Post # 1
Many have heard that a man must spend three times his monthly salary on an engagement ring for a woman. Others have said, set a budget and stick to it no matter what your salary.
What are your thoughts on this statement made by a representaive of DeBeers
“Always choose a diamond based on beauty and that which excites your eyes, and not based on the 4Cs written on a grading report,” said Jennie Farmer, communications director at De Beers Diamond Jewellers.
Post # 3
@creeative1: While I’m loathe to take DeBeers advice on anything, since they’re basically the living embodiment of an evil manipulative corporation from a superhero movie, that seems like solid advice. Jewelry is not an investment- or at least it’s not a good investment, you’re never going to get out more than a small fraction of the money you spend on it- so you should buy something that you find personally pleasing, not just something that has nice specs. Grading reports aren’t always accurate or reliable, and grading reports are pointless if you’re never going to sell it anyway. If it has nice specs but it doesn’t make you happy to look at it (“being looked at, mostly by the wearer” being the sole function of a piece of jewelry), don’t buy it!
Post # 4
For my engagement ring, Fiance did what he could afford. For our wedding bands, same thing. We didnt go crazy, but definately was reasonable.
I have heard the 3x monthly salary too, but thats insane! Even if he made my salary whcih is much less, thats rididuclous! We spend $4500 on my engagement, $900 on wedding band and $400 on his.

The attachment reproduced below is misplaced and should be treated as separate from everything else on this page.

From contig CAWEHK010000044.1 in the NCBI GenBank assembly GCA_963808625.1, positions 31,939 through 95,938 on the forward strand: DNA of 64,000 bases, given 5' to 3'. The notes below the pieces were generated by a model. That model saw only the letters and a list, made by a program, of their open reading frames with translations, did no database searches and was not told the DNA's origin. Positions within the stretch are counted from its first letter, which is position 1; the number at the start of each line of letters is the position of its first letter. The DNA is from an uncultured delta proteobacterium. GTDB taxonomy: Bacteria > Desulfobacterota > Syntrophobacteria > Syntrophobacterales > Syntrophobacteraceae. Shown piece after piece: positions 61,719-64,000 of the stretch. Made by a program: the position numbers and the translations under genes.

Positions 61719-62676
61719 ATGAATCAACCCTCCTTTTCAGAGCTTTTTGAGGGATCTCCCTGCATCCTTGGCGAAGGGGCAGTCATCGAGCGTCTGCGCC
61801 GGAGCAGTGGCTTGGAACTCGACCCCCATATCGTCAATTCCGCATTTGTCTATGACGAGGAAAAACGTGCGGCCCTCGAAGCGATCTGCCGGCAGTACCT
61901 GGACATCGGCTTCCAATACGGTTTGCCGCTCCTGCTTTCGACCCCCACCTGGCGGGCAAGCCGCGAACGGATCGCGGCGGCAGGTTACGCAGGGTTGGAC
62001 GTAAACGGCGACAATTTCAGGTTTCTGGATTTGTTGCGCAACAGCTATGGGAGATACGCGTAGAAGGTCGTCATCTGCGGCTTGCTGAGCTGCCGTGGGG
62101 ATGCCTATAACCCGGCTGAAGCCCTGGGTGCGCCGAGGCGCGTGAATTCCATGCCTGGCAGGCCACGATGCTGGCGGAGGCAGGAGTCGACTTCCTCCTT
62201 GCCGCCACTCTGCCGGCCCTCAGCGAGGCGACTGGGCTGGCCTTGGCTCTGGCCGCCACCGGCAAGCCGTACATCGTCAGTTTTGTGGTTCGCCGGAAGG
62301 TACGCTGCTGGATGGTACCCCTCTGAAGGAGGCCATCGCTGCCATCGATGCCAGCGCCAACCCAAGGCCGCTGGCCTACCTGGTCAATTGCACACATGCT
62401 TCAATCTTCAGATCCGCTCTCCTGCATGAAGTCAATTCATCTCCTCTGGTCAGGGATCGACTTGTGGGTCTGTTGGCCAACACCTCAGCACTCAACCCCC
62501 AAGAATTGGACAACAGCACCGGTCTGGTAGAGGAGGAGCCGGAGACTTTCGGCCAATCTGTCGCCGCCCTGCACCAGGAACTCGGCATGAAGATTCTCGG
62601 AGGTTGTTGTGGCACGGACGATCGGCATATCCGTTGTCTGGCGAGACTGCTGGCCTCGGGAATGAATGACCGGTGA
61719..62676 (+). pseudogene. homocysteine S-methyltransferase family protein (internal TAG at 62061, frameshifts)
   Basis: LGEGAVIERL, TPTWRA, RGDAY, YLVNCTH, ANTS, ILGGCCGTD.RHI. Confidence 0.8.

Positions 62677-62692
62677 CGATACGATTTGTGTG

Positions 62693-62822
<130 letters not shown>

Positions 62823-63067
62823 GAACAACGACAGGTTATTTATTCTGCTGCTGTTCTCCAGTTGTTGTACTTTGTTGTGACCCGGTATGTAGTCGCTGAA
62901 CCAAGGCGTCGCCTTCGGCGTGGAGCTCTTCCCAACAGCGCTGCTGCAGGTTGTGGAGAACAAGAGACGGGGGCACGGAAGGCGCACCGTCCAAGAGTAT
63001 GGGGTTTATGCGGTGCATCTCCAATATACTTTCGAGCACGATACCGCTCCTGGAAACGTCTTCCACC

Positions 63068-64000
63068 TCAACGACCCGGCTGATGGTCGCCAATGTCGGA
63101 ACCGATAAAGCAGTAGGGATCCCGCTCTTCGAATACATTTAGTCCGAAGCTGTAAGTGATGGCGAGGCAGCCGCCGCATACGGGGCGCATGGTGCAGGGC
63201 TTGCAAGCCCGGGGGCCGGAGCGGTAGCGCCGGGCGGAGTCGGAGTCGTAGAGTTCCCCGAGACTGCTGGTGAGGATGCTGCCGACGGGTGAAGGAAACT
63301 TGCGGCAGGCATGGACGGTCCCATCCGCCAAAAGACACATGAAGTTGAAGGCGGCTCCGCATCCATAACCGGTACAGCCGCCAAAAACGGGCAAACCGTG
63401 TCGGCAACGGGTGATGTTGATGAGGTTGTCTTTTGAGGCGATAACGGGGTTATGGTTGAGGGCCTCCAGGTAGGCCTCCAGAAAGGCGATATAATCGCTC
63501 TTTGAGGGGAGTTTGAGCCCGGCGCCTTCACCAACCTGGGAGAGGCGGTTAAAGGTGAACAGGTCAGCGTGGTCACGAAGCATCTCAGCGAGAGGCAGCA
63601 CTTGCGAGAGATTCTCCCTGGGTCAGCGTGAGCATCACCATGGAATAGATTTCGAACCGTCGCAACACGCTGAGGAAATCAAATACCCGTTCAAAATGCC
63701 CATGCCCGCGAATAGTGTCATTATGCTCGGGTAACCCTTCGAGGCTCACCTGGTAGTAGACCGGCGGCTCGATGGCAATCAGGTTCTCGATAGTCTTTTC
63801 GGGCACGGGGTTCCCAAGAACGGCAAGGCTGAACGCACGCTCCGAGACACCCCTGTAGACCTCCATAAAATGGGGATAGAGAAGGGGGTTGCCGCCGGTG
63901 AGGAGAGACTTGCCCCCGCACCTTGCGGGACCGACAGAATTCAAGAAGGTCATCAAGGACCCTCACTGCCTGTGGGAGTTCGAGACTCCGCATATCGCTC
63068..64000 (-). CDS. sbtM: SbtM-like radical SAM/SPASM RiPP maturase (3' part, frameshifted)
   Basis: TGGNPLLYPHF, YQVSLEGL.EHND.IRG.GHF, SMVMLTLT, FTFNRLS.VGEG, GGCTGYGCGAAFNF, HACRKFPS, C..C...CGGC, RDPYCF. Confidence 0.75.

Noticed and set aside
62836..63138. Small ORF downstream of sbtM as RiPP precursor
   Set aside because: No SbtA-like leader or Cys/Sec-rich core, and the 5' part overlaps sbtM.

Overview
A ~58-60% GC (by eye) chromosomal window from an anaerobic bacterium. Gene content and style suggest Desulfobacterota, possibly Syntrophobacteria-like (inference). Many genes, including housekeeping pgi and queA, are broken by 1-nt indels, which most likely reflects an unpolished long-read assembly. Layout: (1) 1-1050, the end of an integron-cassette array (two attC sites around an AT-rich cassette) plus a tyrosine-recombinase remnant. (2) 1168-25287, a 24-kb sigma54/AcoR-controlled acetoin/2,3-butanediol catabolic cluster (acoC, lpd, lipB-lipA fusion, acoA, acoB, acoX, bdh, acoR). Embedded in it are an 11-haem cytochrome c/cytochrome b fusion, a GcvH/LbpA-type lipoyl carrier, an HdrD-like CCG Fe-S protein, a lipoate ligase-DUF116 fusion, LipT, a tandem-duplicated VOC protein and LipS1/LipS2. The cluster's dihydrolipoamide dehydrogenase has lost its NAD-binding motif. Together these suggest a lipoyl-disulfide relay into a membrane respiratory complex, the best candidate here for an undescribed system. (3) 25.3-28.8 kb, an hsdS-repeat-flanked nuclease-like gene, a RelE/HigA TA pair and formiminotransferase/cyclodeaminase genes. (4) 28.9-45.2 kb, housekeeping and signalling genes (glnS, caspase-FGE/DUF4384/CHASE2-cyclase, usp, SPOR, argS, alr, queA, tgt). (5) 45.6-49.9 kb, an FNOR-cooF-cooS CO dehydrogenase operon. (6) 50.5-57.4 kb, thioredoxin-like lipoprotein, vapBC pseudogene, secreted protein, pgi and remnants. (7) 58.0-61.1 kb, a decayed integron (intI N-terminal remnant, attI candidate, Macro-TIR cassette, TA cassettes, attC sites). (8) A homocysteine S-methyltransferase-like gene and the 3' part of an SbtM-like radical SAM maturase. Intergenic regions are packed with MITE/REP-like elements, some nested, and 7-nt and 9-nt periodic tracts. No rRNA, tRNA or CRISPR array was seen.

Post # 5
Unless you’re incredibly wealthy, it would be foolish not to set a budget for a ring. I don’t buy the 3 months salary thing – it’s very much something that has been made up by De Beers. Spend what you are comfortable spending, not what anyone else tells you you should spend.
The quote you’ve posted seems completely unrelated, but I would agree with it to some extent. If you love warmer coloured diamonds, or you cant see the difference between an IF and a VS1, then definately get what you want and don’t feel you have to go for something just because someone else has decided that it is “higher quality”. But I don’t see how that relates to budget unless you are taking it to mean “buy the diamond you want, regardless of whether you can afford it”.
Post # 6
@creeative1: I agree with picking diamond that speaks to you. It makes the utmost since because well some like the look of an icy white diamond others like the little carbon spot so they always know it belongs to them.
We didn’t follow the 3 month “rule”, more like a week salary is what he paid and I paid the remainder.
Post # 7
@creeative1: We didn’t go with a diamond, partly because I wasn’t willing to let my SO spend that kind of money on something that is so highly regulated, but also because I prefer the look of moissanite much more. He was more than willing to get me whatever I wanted, whatever amount it was. We went to our local jeweler and designed a rose gold and moissanite ring, completely to our taste and there isn’t a thing either of us would change about it. Total cost for the entire thing was $1300, and honestly, we were shocked to hear that price.
Post # 8